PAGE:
Assessment of Myofascial Trigger Points via Imaging: A Systematic Review

Research output: Contribution to journalReview articlepeer-review

2 Scopus citations

Abstract

This study systematically reviewed the published literature on the objective characterization of myofascial pain syndrome and myofascial trigger points using imaging methods. PubMed, Embase, Ovid, and the Cochrane Library databases were used, whereas citation searching was conducted in Scopus. Citations were restricted to those published in English and in peer-reviewed journals between 2000 and 2021. Of 1762 abstracts screened, 69 articles underwent full-Text review, and 33 were included. Imaging data assessing myofascial trigger points or myofascial pain syndrome were extracted, and important qualitative and quantitative information on general study methodologies, study populations, sample sizes, and myofascial trigger point/myofascial pain syndrome evaluation were tabulated. Methodological quality of eligible studies was assessed based on the Quality Assessment of Diagnostic Accuracy Studies criteria. Biomechanical properties and blood flow of active and latent myofascial trigger points assessed via imaging were found to be quantifiably distinct from those of healthy tissue. Although these studies show promise, more studies are needed. Future studies should focus on assessing diagnostic test accuracy and testing the reproducibility of results to establish the best performing methods. Increasing methodological consistency would further motivate implementing imaging methods in larger clinical studies. Considering the evidence on efficacy, cost, ease of use and time constraints, ultrasound-based methods are currently the imaging modalities of choice for myofascial pain syndrome/myofascial trigger point assessment.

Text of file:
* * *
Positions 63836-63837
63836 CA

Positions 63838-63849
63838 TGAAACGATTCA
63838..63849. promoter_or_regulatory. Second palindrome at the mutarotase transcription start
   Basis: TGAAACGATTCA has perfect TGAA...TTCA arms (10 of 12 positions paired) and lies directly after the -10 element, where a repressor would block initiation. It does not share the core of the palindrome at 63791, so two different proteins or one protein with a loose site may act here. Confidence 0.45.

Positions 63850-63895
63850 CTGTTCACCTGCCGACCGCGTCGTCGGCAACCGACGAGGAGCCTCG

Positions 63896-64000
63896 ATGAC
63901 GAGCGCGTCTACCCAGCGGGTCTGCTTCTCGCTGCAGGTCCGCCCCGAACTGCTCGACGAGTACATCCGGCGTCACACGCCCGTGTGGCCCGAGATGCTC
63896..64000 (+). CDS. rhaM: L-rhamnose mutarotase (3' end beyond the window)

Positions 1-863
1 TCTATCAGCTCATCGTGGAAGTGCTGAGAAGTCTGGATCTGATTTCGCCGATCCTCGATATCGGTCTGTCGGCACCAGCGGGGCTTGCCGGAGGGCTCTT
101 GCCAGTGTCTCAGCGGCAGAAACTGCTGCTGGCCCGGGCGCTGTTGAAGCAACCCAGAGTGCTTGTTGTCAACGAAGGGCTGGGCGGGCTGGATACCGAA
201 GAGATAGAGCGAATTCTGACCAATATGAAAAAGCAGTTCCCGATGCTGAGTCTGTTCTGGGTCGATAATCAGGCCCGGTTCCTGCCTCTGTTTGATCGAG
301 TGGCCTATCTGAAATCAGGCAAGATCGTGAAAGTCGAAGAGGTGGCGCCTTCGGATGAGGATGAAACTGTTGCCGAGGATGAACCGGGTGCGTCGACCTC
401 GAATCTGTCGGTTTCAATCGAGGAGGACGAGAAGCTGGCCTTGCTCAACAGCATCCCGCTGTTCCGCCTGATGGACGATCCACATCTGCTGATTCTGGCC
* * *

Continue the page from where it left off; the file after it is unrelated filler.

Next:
Original languageEnglish (US)
Pages (from-to)1003-1014
Number of pages12
JournalAmerican Journal of Physical Medicine and Rehabilitation
Volume100
Issue number10
DOIs
StatePublished - Oct 1 2021

Keywords

  • Diagnostic Imaging
  • Myofascial Pain Syndromes
  • Systematic Review
  • Trigger Points

ASJC Scopus subject areas

  • Physical Therapy, Sports Therapy and Rehabilitation
  • Rehabilitation

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